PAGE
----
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What can you do to lower your risk of cervical cancer?

An HPV diagnosis does not mean you have cervical cancer. Nearly all sexually active people will contract HPV at some point in their lives if they don’t have the HPV vaccine. There are numerous HPV subtypes, but the two that are most commonly associated with cervical cancer are HPV 16 and 18. Together, these two HPV types account for 70 per cent of cervical cancers. The HPV vaccine protects against both HPV 16 and 18. Currently, healthcare professionals recommend an HPV vaccination at age 11 or 12. People up to age 26 may get the vaccine on their doctor’s recommendation. However, the vaccine is most effective in people who have not yet been exposed to HPV. What’s more, the vaccine protects against cervical cancer. It may prevent cancer of the vulva and vagina, penis, anus, mouth, and throat.

In addition to the vaccine, taking the following steps may help reduce the risk of cervical cancer:

  • If you smoke, consider quitting. Tobacco use may lead to DNA changes in the cells of the cervix. Talk with your doctor about creating a smoking cessation plan to lower your cancer risk.

  • Use protection. Barrier methods, like a condom, can protect against the virus.

  • Test regularly. Pap and HPV tests may find potential cancerous cells long before symptoms show up.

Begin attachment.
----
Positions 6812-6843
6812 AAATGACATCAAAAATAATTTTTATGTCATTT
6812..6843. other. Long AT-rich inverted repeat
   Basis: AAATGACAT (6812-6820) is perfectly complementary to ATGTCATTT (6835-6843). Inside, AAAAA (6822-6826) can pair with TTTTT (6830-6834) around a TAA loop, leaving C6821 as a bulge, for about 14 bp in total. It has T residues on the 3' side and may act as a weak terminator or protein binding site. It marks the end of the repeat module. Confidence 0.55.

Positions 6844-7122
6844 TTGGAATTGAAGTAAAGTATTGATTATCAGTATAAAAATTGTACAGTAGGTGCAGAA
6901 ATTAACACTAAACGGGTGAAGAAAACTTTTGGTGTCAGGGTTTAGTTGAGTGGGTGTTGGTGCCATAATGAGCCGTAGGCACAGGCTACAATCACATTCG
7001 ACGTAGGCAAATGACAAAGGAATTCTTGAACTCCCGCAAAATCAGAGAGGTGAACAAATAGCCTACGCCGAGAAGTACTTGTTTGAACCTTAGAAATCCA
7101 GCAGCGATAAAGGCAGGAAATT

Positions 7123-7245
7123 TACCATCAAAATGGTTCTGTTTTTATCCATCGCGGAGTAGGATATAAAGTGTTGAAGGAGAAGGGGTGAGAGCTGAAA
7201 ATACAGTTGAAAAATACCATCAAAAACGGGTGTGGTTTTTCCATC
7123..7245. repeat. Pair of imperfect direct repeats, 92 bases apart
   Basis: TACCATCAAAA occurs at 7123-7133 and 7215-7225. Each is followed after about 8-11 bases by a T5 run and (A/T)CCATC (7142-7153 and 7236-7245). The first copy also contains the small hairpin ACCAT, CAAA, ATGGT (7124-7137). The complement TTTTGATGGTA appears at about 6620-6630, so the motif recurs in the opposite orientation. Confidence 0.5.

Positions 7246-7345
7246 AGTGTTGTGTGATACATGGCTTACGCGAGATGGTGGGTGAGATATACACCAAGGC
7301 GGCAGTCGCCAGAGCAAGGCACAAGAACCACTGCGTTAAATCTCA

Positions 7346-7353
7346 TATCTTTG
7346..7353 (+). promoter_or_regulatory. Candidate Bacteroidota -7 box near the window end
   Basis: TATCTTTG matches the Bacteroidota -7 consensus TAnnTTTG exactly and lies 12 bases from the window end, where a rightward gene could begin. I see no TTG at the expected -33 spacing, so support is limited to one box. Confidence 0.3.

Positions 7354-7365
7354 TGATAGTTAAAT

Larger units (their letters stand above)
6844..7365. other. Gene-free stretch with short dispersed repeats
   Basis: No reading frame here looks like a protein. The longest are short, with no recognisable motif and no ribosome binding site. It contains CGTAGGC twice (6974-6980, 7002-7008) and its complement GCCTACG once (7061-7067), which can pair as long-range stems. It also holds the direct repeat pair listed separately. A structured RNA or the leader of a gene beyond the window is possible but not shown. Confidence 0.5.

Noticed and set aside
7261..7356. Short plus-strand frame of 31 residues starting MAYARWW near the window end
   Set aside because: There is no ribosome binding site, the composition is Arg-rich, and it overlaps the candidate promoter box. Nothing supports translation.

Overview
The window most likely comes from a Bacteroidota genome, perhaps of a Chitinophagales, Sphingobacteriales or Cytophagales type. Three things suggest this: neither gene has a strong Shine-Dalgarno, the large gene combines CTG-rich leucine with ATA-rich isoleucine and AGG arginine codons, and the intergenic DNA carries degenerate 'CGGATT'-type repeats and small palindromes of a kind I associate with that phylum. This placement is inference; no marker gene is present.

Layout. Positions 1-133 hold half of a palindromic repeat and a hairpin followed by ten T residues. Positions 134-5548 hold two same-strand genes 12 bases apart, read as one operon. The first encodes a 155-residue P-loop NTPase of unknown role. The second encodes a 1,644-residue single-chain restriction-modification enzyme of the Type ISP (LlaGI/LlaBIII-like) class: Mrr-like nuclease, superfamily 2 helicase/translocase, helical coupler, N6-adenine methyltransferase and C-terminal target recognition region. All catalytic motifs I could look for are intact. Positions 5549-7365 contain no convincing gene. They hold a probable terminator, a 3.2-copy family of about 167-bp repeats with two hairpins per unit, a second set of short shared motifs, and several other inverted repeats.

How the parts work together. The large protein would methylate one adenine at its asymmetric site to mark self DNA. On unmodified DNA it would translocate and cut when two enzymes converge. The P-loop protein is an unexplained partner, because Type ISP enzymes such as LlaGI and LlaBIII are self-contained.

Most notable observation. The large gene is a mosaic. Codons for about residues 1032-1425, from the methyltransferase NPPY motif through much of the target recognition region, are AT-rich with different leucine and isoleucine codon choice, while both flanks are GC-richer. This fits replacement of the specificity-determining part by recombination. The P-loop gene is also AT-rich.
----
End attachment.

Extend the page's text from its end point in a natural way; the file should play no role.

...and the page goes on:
Additional steps that you can take to help prevent cervical cancer are:

  • Having regular screenings. Cancerous and precancerous changes can be detected by your doctor by using a Pap smear, HPV test, or both.

  • Using a condom or other barrier method each time you have sex can help protect against contracting HPV. However, it is important to note that a condom or other barrier method cannot prevent all skin-to-skin contact during sex.

  • Getting regular STI screenings. Regular STI screenings can help detect infections like HIV and chlamydia. Ask your sexual partners to get tested as well.

  • Considering quitting smoking. Quitting smoking can lower your risk for developing cervical cancer as well as many other health conditions. Talk with your doctor about smoking cessation and other supportive resources.

  • Eating a nutrient-dense diet. Eating a diet that’s rich in fruits, vegetables, and antioxidant foods is good for your overall health and may also help reduce cervical cancer risk.

  • Exercise regularly. A 2020 research review showed that regular physical activity improves the survival rate of people with cancer and reduces the risk of cancer returning.

Do people who got the HPV vaccine still need to get cervical cancer screening?

Yes, vaccinated women will still need regular cervical cancer screening because the vaccine protects against most but not all HPV types that cause cervical cancer. Also, women who got the vaccine after becoming sexually active may not get the full benefit of the vaccine if they had already been exposed to HPV.

The new guideline recommends screening for those who have had the HPV vaccine. It does not recommend making a screening decision based on whether an individual has had the vaccine. But, over time, as rates of HPV vaccination increase among people who are eligible for cervical cancer screening, we may see more changes in screening recommendations down the road.

If I have been diagnosed with cervical cancer, what are the treatment options?

There are several different treatment options for cervical cancer. These include: